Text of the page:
How the Planets Got Their Names
Naming the Planets
Have you ever wondered where the planets got their names? What the heck is a Jupiter?
Well, unless you are very familiar with Latin, the language the word originated, or Roman mythology, its not very likely that you'd really know that the planets are really named after Gods from the ancient Roman Pantheon!
Each planet received a name, usually due to color, time of appearance in the sky, or other observations about it's orbit.
Mercury, the closest planet to the sun, is given its name after the god Mercury from Roman mythology. Mercury is not a name very widely recognized (aside from being the name of that red gooey stuff you're not supposed to break the thermometer to play with)
More likely though, you have heard of Mercury's counterpart in Greek mythology: Hermes.
Both Mercury and Hermes were the "messengers of the Gods" in their respective cultures; Mercury was also known as the god of commerce, travel, and thievery.
The planet received this name because of how quickly it travels across the sky (due to its short orbit)
Venus is the Roman equivalent to the greek goddess Aphrodite: Goddess of love and beauty. (Basically, she was a fertility goddess)
Venus itself is also the second brightest object in the night sky, one of the reasons for it being named after the goddess of beauty.
Earth is actually the only planet whose name is NOT derived from Roman mythology.
The word "earth" actually simply comes from old English roots, and the Greek and Roman gods of the earth have different names entirely! (Gaia and Tellus, respectively)
Mars is the Roman god of War, likened to and derived from the Greek god Ares.
The name is associated to this particular planet most likely because of it's red color.
Fun fact of the day: remember the "Looney Tunes" character Marvin the Martian? He was in fact designed specifically to look like the ancient Roman god Mars, (Ares) in honor of the guy!
Jupiter is in Roman mythology the counterpart to Zeus in Greek Mythology. He is the King of the Gods, Ruler of Olympus. He is also the son of Saturn (Cronus in Greek Myth)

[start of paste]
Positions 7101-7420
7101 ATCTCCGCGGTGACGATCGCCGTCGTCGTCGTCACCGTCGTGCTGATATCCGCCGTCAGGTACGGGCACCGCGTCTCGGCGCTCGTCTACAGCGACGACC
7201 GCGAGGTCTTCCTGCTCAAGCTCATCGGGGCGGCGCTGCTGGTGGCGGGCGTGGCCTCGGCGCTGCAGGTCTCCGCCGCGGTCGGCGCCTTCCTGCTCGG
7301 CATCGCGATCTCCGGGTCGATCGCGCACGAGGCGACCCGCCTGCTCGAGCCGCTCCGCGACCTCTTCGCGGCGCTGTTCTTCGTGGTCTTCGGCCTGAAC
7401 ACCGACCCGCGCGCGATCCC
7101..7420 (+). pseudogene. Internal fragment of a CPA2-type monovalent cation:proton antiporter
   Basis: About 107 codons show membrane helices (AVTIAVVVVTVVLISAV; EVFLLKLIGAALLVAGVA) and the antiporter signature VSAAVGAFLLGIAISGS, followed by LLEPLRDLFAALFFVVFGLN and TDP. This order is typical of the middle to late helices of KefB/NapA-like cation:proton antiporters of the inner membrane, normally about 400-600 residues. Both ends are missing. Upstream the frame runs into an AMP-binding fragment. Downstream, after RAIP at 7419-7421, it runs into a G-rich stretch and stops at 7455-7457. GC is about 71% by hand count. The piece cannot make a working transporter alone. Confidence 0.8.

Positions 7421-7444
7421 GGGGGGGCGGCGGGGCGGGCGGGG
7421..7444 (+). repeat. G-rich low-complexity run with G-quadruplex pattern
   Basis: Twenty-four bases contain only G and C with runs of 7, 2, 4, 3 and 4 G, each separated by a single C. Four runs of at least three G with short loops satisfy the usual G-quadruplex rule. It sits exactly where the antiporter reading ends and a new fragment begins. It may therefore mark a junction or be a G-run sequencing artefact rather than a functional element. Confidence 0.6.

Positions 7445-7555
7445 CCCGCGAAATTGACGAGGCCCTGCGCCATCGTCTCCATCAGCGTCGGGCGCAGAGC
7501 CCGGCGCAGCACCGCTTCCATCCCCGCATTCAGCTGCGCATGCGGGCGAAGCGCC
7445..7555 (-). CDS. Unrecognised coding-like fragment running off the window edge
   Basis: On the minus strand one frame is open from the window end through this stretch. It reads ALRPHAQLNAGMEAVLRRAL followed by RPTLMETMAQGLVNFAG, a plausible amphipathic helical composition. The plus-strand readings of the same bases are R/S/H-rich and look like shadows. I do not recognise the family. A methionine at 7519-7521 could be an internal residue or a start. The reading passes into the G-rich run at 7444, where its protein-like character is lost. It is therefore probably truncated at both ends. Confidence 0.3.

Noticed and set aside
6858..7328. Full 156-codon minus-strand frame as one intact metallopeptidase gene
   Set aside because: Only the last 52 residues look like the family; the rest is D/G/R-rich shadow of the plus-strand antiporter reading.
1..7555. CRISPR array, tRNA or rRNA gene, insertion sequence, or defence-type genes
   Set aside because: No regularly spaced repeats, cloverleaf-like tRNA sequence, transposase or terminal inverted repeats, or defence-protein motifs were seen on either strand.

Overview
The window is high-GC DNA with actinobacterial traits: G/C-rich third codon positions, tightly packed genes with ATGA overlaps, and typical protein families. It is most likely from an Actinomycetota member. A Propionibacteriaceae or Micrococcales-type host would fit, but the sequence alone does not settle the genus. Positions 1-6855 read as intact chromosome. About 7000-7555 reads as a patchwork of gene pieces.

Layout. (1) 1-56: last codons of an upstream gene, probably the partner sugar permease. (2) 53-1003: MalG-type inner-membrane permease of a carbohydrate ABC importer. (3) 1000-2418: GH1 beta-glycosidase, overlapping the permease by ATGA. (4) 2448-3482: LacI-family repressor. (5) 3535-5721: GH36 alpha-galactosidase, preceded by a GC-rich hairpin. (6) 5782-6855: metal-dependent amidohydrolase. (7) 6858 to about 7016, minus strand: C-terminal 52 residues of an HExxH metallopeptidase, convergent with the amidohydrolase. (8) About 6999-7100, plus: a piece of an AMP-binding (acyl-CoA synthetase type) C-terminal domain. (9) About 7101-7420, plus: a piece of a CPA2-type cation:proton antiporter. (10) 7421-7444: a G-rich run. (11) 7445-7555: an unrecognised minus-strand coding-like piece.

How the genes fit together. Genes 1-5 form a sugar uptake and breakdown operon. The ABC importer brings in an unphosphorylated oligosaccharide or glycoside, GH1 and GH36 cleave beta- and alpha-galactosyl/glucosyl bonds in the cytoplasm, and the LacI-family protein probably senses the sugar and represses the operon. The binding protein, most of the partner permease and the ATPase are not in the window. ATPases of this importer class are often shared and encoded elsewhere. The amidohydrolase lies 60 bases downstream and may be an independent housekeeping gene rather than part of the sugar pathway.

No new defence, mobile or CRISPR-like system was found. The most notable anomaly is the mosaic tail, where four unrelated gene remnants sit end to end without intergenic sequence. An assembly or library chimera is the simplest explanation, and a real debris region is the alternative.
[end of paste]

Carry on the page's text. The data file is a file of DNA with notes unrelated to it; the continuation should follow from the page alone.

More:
The name partially came from the fact that Jupiter is the third brightest object in the sky.
Saturn named after Saturnus, who is the Roman god of agriculture; often associated with the greek god Cronus (also son of Uranus)
It is one of the most easily visible of the planets and can be seen with the naked eye.
Uranus is the ancient Greek deity of the heavens, the only planet aside from the earth that does not come from Roman myth.
I'm unsure as to why the name "Uranus" was used in the end for this planet, but the English astronomer who discovered it originally named it Georgium Sidus after King George III, and through the years many other names were proposed for Uranus, until eventually in the late 1700s and early 1800s "Uranus" was the most common name for the planet.
Neptune is the Roman counterpart to the Greek god of the sea, Poseidon.
The observed color of the planet being blue, the reasoning behind the nomenclature here couldn't make any more sense.
I know what you're thinking, and guess what: I don't care. Pluto may no longer be a planet, but I still think no less of it, and I would just plain feel bad leaving him out.
Or, maybe I should, seeing Pluto is the god of the underworld in Roman mythology, counterpart to the Greek god Hades! I guess Pluto was the runt of the gods, now he's no longer even good enough to have a planet named after him... poor guy!